Here, the show’s writers didn’t simply undermine Loki’s genderfluidity: they erased it. All of the Lokis in this scene — main protagonist Loki, an old man, child, a Black man, and an alligator — are male. The same can be said for the “gang” of Lokis they fight later on. Rather than establish female or feminine gender as something some or all of them had experienced, the dialogue made it clear that Sylvie’s gender made her different from any other Loki. And more unbelievable than an alligator.
When The Direct asked Herron about the scene, she replied: “maybe Classic, Boastful, and Kid [Loki] haven’t quite got there yet in their timelines. Or maybe they’re not genderfluid, those particular Lokis. I would say it’s open to interpretation.” As justification for a lack of representation, this answer rings false. If being bi is an essential part of who Loki is (which the show implies), it’s only logical that genderfluidity would be too. If one or two Lokis haven’t learned to accept that part of themselves yet, it’s only nuanced representation if the narrative offers them room to grow: it doesn’t. Rather than being offered substantive representation (or even a confirmation of genderfluidity from one of the other Lokis), queer people are given only the possibility of “interpretation.” At the end of the second episode, Sylvie had declared to Loki that “this isn’t about you,” and, watching episode 5 as a genderfluid person, that felt more true than ever.
Queer Eye for the Villainous Guy: Queer-coding Loki
Queerbaiting exists within a longer history of media censorship that has erased queer people and narratives from film. In 1930, white Irish Catholics formed a large contingent of American moviegoers and pressured the film industry to create the Motion Picture Production Code, a.k.a. The Hays Code. The Hays Code was a collection of several rules ostensibly meant to “maintain social and community values in pictures.” The Code forbade, among other things: use of liquor, adultery, miscegenation (interracial relationships), and “sex perversion.” “Sex perversion” was a catch-all for both portrayals of homosexual relationships and transgender people. In 1954, the newly formed Comics Code Authority adopted this prohibition word for word.
To portray queer experience, writers and directors found ways to circumvent the Code. Gore Vidal, the bisexual screenwriter of Ben-Hur, explained, “Well, you got very good at projecting subtext without saying a word about what you were doing.” This “projection of subtext,” as Vidal calls it, can also be called queer-coding. For decades, queer audiences have had to “decode” or translate this queer-coding to see themselves. The Hays Code was eventually abandoned in 1965; queer-coding remains.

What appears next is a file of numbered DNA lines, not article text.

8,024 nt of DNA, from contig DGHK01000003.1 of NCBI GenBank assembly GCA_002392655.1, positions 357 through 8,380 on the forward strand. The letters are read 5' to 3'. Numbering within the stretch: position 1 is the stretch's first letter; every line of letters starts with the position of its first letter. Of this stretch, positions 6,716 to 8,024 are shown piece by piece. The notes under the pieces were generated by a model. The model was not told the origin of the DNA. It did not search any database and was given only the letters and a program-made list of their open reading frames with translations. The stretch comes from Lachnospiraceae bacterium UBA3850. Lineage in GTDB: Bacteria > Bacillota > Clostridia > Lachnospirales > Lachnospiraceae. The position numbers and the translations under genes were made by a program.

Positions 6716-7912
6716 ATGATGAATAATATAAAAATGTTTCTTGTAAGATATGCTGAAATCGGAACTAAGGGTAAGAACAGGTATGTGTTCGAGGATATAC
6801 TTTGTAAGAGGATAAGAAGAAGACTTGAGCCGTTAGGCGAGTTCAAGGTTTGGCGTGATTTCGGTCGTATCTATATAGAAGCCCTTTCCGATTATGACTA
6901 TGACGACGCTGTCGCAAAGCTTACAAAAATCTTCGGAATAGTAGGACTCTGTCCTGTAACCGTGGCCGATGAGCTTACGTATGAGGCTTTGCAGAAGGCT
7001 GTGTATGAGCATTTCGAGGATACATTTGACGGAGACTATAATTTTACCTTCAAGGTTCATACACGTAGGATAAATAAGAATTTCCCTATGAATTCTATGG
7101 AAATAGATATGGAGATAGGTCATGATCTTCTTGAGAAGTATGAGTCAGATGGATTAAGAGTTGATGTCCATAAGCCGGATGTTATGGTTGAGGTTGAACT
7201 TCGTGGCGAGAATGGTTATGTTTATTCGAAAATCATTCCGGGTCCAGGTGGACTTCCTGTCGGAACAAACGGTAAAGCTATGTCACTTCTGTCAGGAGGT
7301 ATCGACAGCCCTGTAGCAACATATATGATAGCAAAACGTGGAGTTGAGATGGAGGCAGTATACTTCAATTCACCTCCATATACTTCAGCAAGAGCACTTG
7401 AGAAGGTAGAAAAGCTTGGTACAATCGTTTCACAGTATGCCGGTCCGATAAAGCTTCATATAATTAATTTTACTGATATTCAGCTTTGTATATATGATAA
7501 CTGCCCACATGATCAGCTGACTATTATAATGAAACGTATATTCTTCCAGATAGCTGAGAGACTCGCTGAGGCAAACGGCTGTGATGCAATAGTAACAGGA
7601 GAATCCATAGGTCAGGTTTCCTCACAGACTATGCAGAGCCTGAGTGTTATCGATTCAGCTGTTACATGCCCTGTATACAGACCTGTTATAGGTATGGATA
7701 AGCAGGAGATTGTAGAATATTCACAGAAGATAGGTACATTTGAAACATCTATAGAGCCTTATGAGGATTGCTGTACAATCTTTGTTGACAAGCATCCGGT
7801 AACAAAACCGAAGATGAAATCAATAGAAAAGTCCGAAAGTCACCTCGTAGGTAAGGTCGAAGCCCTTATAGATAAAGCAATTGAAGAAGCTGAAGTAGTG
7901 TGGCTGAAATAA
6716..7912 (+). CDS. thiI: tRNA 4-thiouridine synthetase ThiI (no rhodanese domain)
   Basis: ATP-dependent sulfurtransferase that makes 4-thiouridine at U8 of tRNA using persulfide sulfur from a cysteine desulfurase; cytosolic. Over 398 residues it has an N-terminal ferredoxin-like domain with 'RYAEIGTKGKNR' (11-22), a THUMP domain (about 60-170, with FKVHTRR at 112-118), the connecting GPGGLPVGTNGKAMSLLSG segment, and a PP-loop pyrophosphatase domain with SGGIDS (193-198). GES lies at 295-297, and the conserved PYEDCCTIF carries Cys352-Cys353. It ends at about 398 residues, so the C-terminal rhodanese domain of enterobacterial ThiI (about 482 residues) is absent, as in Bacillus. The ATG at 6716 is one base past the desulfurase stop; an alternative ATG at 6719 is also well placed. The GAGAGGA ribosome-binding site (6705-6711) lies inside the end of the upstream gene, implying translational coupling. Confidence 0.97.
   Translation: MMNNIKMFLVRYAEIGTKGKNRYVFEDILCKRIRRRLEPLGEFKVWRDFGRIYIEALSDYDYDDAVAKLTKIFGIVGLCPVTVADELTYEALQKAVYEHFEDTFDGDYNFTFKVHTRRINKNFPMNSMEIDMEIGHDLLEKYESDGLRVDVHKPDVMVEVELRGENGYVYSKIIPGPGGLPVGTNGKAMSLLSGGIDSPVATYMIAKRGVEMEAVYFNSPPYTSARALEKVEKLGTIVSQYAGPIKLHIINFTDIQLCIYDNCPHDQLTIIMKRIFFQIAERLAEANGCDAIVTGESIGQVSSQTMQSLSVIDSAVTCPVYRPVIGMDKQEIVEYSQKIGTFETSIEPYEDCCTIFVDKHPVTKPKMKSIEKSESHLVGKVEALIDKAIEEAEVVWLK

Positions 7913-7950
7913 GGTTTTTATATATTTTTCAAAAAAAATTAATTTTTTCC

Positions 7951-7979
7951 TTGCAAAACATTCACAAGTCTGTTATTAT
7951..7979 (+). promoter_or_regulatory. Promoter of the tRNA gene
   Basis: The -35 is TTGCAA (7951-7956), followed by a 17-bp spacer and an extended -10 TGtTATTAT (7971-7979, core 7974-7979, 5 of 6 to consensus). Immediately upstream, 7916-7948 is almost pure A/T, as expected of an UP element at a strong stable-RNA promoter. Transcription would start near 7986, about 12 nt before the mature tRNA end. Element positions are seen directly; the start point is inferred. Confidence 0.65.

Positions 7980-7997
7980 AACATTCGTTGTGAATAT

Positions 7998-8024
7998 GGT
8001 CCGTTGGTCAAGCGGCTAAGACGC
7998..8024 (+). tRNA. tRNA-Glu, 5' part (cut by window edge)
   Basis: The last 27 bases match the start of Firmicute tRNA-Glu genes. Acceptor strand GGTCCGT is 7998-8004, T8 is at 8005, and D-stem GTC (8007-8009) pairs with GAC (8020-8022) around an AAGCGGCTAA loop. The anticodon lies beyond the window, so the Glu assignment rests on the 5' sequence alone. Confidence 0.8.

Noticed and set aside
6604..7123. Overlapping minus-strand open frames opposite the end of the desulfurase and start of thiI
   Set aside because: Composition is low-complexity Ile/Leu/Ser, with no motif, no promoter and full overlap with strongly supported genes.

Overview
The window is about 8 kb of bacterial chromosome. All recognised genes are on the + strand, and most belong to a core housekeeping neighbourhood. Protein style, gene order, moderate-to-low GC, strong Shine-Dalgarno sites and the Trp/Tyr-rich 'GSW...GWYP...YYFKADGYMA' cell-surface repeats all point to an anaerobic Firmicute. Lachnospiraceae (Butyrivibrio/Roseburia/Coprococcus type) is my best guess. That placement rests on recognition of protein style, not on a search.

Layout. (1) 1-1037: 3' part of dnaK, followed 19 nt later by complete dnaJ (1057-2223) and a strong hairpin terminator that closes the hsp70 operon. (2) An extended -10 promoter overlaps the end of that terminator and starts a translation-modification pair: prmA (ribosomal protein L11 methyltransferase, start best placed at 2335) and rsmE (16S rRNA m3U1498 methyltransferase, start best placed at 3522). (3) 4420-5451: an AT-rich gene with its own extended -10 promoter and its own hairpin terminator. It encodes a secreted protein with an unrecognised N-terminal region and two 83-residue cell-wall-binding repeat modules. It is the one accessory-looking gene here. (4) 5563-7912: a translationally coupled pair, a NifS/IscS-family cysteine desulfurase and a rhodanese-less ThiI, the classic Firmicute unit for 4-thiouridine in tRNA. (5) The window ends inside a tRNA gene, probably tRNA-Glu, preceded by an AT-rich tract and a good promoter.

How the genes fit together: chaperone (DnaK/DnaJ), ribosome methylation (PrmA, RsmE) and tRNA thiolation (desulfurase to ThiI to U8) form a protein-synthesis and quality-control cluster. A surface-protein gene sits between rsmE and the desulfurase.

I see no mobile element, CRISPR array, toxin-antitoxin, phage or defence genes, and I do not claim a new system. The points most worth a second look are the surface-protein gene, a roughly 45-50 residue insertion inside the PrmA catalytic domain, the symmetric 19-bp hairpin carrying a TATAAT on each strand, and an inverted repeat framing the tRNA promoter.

Queer-coding, unlike queerbaiting, isn’t exclusively negative. Historically, it often allowed queer storytellers like Vidal to depict their lives on screen. At the same time, queer-coding was often (and continues to be) attached to villains. Queer-coded characters generally represent queer stereotypes and transgress gender norms (women are too traditionally masculine or men too traditionally feminine) and are punished by the narrative: cast as villains, killed off, or both. A multitude of Disney animated villains are queer-coded, including Jafar, Maleficent, Scar, and — most notoriously — Ursula, who was inspired by legendary drag queen Divine. Like many queer-coded male villains, Loki: has a slim build, is driven by emotion, has a very close relationship with his mother, enjoys the fine arts, and loves fashion. Even if film viewers had never read Marvel comics or Norse myth, the MCU films used the shorthand of queer-coding to demonstrate Loki’s villainy.
Loki, in the show’s first episode, sits down in the Time Theater and watches a film of himself — the villain. Even though he’s clear it’s not who he wants to be. Most queer people haven’t committed war crimes, but I promise most of us do know how it feels to sit down in a theatre and see ourselves only in the villains. To want a different story.
“A Bit of Both:” Explicit Representation
While Loki’s first season didn’t portray Loki’s genderfluidity, it did do something unexpected: brought him out of the closet as bisexual (something equally canonical to the comics). The scene happened in Loki’s third episode, “Lamentis,” which aired on the last day of Pride Month. As they share a quiet moment in the club car of a train hurtling through an apocalyptic landscape, Sylvie and Loki compare their life trajectories, discussing their parents, love-lives, and definitions of love. During this discussion, having confessed her own ongoing affair with a postman, Sylvie asks Loki: “How about you? You’re a prince. Must’ve been would-be-princesses or perhaps… another prince.” Loki smiles coyly and replies “A bit of both. I suspect the same as you.” With this line, Loki became the MCU’s first canonically non-heterosexual main character. Though the moment is still brief enough to be edited out (Disney censored queer content with both Star Wars: The Rise of Skywalker in Singapore and Avengers: Endgame in Russia), this scene makes Loki’s bisexuality irrefutable.
Cinematographically, the episode seems to reinforce Loki’s bisexuality through a purported cinematic trope called bi (bisexual) lighting: the lighting of a bisexual (at least implied) character with pink, purple, and blue: the colors of the bisexual flag. While the bi lighting seems most obvious in this specific and intimate conversation, the entire episode is bathed in it. “Lamentis” seems like it may be an instance of intentional bi lighting, with Sylvie’s actress Sophia Di Martino mentioning the lighting on twitter and telling Variety that she thought Kate Herron was doing it intentionally. In addition to bi lighting, the episode began with a song by openly lesbian singer Hayley Kiyoko. However, while the episode feels queer, this feeling is still predominately reached via translation.